Friday, November 30, 2007

Endangered animals - Sea turtles

Sea turtles have their habitats in all the world's oceans except the Arctic ocean. At this moment there are seven species of sea turtles in the world. Sadly, six species are being listed as endangered species. Sea turtles have been on Earth since Mesozoic but because of us humans they are brought at the brink of extinction.

Sea turtles are not only amazingly beautiful, they are also very advanced creatures with extraordinary sense for time and location and they use Earth's magnetic field as their navigational system. It takes them 30 years to mature, and this is the only time when adult female sea turtles return to the land to nest. Depending on turtle species, female sea turtle can nest between 150-200 eggs with incubation lasting about two months. Only about 0,01 % of this eggs have an actual chance to become a grown turtle one day because of many predators that lurk around.

Sea turtles are hunted almost everywhere on the world map, despite the fact that their hunting is illegal in many countries. More often than not they become food in fancy restaurants around the world. Even in ancient times sea turtles were famous as exotic delicacies (China). Meat is not the only reason for their excessive hunting, their shells for instance are traditional decorative ornamental material often used in Japan and China.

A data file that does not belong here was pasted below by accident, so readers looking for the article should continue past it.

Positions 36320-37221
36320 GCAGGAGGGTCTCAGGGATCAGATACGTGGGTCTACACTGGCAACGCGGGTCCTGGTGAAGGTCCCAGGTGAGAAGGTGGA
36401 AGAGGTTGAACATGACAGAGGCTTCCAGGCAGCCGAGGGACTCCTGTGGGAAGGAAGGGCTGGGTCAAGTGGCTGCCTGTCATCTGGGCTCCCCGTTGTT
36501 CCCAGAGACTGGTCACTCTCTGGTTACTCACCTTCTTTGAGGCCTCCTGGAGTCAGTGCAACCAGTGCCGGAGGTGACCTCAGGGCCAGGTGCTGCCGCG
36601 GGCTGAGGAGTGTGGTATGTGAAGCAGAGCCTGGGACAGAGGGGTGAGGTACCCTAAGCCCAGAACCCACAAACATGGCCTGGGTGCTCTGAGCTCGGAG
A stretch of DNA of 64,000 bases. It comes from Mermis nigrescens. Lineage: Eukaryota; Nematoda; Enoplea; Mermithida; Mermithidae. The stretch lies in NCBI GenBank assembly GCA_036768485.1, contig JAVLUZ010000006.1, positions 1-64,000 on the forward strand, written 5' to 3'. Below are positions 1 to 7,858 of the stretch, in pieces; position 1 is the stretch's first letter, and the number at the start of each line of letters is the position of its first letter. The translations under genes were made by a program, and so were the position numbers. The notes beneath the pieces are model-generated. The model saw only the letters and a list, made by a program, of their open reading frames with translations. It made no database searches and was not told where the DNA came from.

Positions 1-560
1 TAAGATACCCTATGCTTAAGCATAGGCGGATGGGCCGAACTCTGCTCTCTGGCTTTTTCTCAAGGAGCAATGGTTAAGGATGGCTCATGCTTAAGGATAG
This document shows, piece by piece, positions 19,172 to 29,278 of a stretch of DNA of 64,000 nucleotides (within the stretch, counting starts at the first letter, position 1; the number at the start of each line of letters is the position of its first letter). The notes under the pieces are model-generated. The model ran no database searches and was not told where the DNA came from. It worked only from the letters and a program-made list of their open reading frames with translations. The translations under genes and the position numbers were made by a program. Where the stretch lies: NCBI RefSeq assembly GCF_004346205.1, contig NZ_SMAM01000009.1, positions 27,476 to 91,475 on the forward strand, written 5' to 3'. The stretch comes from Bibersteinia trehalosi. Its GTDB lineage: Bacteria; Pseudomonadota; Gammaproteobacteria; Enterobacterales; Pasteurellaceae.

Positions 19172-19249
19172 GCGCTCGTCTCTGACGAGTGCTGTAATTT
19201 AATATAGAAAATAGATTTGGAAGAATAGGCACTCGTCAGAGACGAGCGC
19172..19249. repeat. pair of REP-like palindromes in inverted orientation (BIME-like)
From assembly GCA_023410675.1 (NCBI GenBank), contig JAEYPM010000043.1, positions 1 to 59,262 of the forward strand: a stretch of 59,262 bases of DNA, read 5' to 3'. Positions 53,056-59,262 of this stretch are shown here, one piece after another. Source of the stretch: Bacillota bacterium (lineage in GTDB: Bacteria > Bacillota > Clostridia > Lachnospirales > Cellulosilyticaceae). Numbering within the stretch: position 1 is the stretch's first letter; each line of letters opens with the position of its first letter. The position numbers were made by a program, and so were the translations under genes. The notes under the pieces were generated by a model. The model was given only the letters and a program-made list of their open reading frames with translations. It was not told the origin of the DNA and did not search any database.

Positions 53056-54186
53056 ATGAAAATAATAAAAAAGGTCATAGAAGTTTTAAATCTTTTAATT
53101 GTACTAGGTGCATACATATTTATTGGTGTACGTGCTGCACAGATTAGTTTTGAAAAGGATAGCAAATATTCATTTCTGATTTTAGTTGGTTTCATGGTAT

Six out of seven sea turtles species are listed as either threatened or endangered species.

What people fail to see is the significance of these lovely creatures in ecosystems, not only in oceans but also on the beaches. If these wonderful creatures were to become extinct it could cause tremendous negative impact on ecosystems in oceans and on the beaches. Two species are already critically endangered - Kemp's Ridley and Hawksbill turtles, and two other species Olive Ridley, and Green turtles aren't very far from being listed as critically endangered.

Their importance is just as vital in oceans as it is on beaches. Turtles eat sea grass in ocean, and sea grass must be kept short to remain healthy; beds of healthy sea grass are essential breeding and development areas for many species of fish and other marine life, and in beaches they contribute nutrients to beach (as well as dune, which is similar) vegetation from their eggs.

Many countries have realized the significance of these wonderful creatures and are already working on laws and legislation that would mean their survival. Sea turtle conservation started in 1970's and 1980's but with no significant success because many turtles still end up in turtle soups and some other delicacies. That's not all, in Nicaragua turtle hunting has even become a way of living.

In order to help these creatures scientists studied their migration, nesting habits, hatching habits and mating habits to help us learn more about them so we could save them from extinction. But will that be enough? Only time will tell, but current situation doesn't give us much hope.

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